Jan Magnussen

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Jan Magnussen
Jan Magnussen cropped.jpg
Magnussen, January 2009
Nationality Denmark Danish
Born Jan Ellegaard Magnussen
(1973-07-04) 4 July 1973 (age 44)
Roskilde, Denmark
Formula One World Championship career
Active years 1995, 19971998
Teams McLaren, Stewart
Entries 25 (24 starts)
Championships 0
Wins 0
Podiums 0
Career points 1
Pole positions 0
Fastest laps 0
First entry 1995 Pacific Grand Prix
Last entry 1998 Canadian Grand Prix
Monster Energy NASCAR Cup Series career
1 race run over 1 year
Best finish 63rd (2010)
First race 2010 Toyota/Save Mart 350 (Sears Point)
Wins Top tens Poles
0 0 0
24 Hours of Le Mans career
Years 1999
Teams Panoz, Audi Sport Japan Team Goh, Corvette Racing
Best finish 4th (2003), (2006)
Class wins 4 (2004, 2005, 2006, 2009)
Champ Car career
11 races run over 2 years
Team(s) Marlboro Team Penske (1996)
Hogan Penske Racing (1996)
Patrick Racing (1999)
Best finish 24th – 1996, 1999
First race 1996 Miller 200 (Mid-Ohio)
Last race 1999 Honda Indy 300 (Surfers Paradise)
Wins Podiums Poles
0 0 0
Statistics current as of 5 June 2012.

Jan Ellegaard Magnussen[1] (born 4 July 1973) is a Danish professional racing driver and a factory driver for General Motors. He has competed in several of the most prestigious events in motor sport including CART, NASCAR, the FIA Formula One World Championship and the 24 Hours of Le Mans.

Career history[edit]

Lower series racing[edit]

Born in Roskilde, Magnussen dominated the 1994 British Formula 3 championship with Paul Stewart Racing, winning 14 of the 18 events and breaking Ayrton Senna's F3 record. Magnussen scored his first British F3 win that April at Donington Park, also taking pole for the race.[2] He also won at Brands Hatch, twice at Silverstone, and at Thruxton. He won six of the first eight races.[3] He then won again at Donington Park,[4] and both season-ending rounds at Silverstone.[5]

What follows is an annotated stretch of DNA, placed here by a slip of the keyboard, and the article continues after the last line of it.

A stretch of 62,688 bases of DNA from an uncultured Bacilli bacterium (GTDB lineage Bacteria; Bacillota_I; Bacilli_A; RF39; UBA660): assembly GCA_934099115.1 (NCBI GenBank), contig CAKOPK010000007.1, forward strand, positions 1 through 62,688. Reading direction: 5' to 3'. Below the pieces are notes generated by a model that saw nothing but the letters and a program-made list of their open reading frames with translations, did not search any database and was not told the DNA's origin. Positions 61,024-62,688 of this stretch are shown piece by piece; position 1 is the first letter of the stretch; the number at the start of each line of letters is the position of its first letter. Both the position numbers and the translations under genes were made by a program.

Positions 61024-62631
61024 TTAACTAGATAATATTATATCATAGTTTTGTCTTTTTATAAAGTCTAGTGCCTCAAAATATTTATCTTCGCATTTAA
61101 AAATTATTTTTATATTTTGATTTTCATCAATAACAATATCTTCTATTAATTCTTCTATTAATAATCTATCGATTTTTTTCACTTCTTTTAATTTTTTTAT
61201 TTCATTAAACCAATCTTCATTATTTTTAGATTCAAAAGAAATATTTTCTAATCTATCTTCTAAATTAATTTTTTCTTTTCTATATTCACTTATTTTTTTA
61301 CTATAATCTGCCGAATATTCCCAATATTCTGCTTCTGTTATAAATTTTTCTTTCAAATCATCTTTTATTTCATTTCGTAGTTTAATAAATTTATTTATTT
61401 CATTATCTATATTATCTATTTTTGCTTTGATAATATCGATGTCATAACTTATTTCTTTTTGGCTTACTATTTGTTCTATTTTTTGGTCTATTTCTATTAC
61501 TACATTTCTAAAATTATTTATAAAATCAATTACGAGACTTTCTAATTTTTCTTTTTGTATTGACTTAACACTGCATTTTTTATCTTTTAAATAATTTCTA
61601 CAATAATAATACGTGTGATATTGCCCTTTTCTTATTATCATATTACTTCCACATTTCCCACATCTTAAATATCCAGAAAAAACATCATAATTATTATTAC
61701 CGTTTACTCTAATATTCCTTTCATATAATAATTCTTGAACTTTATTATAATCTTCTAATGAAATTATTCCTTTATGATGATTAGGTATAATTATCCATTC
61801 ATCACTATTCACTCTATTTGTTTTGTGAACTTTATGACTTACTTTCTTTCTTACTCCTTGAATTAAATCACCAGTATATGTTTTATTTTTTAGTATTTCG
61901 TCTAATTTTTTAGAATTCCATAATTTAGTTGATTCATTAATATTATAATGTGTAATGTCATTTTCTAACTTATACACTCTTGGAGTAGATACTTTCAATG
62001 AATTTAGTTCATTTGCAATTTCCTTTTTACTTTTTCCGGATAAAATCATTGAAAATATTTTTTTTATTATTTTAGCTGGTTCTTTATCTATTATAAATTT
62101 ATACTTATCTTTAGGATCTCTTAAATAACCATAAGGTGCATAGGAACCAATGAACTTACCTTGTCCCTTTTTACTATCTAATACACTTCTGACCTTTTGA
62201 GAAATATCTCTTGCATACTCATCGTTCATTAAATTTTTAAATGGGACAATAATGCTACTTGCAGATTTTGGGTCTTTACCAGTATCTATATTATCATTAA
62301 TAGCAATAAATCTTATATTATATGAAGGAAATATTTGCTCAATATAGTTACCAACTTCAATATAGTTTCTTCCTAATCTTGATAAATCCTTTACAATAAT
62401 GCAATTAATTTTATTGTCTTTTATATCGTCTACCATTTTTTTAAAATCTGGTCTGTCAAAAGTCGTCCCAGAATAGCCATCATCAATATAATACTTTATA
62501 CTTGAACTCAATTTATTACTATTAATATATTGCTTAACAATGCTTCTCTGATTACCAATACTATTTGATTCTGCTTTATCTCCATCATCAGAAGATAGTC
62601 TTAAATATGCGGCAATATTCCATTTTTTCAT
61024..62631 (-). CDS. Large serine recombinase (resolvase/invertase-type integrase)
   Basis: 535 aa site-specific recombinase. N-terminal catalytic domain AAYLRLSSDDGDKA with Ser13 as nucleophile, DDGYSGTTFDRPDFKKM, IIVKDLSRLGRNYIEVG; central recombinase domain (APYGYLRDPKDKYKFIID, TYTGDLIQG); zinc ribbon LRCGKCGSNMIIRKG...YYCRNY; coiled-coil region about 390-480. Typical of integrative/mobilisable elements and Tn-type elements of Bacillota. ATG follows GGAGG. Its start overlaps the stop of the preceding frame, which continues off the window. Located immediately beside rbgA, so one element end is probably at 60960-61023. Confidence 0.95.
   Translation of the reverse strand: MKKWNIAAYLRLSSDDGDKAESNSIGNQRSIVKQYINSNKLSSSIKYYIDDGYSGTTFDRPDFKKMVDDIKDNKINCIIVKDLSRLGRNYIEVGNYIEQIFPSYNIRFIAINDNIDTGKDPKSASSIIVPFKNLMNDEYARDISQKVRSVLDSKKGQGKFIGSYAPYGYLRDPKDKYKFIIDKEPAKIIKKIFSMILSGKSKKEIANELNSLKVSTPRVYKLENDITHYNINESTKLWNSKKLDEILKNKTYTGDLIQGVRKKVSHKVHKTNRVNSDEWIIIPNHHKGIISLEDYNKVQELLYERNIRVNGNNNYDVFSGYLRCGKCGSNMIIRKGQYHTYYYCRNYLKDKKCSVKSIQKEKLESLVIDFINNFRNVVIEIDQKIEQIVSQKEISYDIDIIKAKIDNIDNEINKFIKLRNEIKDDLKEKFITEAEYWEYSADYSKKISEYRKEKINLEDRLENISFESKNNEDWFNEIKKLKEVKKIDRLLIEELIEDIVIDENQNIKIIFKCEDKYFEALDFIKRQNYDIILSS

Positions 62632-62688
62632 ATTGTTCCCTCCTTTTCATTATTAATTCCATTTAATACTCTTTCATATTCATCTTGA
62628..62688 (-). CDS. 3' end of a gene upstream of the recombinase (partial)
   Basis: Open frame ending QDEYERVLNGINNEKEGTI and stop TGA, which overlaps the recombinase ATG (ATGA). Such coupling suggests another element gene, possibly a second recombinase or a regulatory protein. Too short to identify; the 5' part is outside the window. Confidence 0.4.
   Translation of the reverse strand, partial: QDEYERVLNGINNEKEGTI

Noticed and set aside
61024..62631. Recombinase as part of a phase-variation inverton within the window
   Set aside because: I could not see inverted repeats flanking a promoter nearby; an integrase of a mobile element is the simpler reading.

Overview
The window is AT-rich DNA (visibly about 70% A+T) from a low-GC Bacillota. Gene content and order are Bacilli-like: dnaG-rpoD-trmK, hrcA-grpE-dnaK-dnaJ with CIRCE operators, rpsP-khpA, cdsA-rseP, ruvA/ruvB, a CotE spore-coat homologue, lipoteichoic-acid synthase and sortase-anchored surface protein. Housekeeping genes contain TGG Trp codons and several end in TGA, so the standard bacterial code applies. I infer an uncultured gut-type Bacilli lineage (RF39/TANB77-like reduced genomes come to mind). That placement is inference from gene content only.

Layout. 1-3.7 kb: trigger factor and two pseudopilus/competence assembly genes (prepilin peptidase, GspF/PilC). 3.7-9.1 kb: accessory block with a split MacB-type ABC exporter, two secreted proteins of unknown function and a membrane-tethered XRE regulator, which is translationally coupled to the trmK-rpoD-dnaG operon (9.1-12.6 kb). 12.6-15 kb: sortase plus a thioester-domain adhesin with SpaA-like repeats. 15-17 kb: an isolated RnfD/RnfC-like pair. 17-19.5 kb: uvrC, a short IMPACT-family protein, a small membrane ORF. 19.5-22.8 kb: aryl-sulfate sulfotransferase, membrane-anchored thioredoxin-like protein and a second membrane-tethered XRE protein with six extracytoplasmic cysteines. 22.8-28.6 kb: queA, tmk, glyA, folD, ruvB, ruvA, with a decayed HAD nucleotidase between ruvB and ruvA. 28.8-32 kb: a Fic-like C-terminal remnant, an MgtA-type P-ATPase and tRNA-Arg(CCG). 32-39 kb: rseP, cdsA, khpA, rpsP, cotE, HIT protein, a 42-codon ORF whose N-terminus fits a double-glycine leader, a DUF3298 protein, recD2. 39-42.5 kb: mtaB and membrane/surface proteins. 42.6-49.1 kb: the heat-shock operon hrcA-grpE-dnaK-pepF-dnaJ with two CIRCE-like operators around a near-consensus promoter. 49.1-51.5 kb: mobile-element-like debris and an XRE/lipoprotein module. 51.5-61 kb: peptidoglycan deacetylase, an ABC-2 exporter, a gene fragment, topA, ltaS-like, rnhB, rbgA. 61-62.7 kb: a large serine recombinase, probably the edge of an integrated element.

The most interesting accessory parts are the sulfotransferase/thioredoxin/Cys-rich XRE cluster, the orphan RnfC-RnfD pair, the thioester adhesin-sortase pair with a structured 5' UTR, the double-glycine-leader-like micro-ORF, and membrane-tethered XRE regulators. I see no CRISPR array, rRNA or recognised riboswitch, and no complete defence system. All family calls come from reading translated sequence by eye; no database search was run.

Major series racing[edit]

He made his Formula One debut at the 1995 Pacific Grand Prix in Aida, sitting in for Mika Häkkinen, who was unwell. In 1996 Magnussen drove in the CART series and International Touring Car Championship.

For 1997–1998 he had a seat in Formula One with the newly founded Stewart Grand Prix team, owned in part by his old F3 boss Paul Stewart. Team founder Jackie Stewart once described him as, "the most talented young driver to emerge since Ayrton Senna",[6] but his performance was underwhelming. He scored his only championship point in his last race in F1, the 1998 Canadian Grand Prix; for the rest of the season he was replaced by Jos Verstappen. Magnussen started 24 GPs, one less than he entered, because his car was damaged in an accident during the start of the 1997 Brazilian Grand Prix causing him to retire before the restart.

In 1999 he participated in 7 CART races. In 1999 and 2000 he raced in the American Le Mans Series with Panoz. 2001 he drove a Peugeot in Danish Touring Car series (DTC) and raced in 8 ALMS races. 2002 he also raced for Peugeot in DTC and in 10 ALMS races. Jan Magnussen won the 2008 GT1 and 2013 GT drivers' championships, both with Corvette Racing.

Magnussen has participated in various classes in the 24 hours of Le Mans every year since 1999. His best results so far are the victories in the GTS class in 2004 and GT1 class in 2005, 2006, and 2009, each time in a Chevrolet Corvette with Oliver Gavin and Olivier Beretta as teammates in 2005 and 2006, and Johnny O'Connell and Antonio García in 2009.

Also, Magnussen has participated in the 12 Hours of Sebring every year since 1999, winning the GT1 class in 2006, 2008, and 2009.

In 2005, Magnussen drove a Toyota Corolla in the Danish Touring Car Championship.

Present day[edit]

Magnussen is still an active driver, now in the Danish Touring Car Championship (DTC) and in a Chevrolet Corvette C7.R in the American Le Mans Series with Antonio Garcia as teammate – and of course in the 24 hours of Le Mans. In the Danish Touring Car series he drives a Chevrolet Lacetti for Perfection Racing. He has won the DTC on two occasions in 2003 and 2008.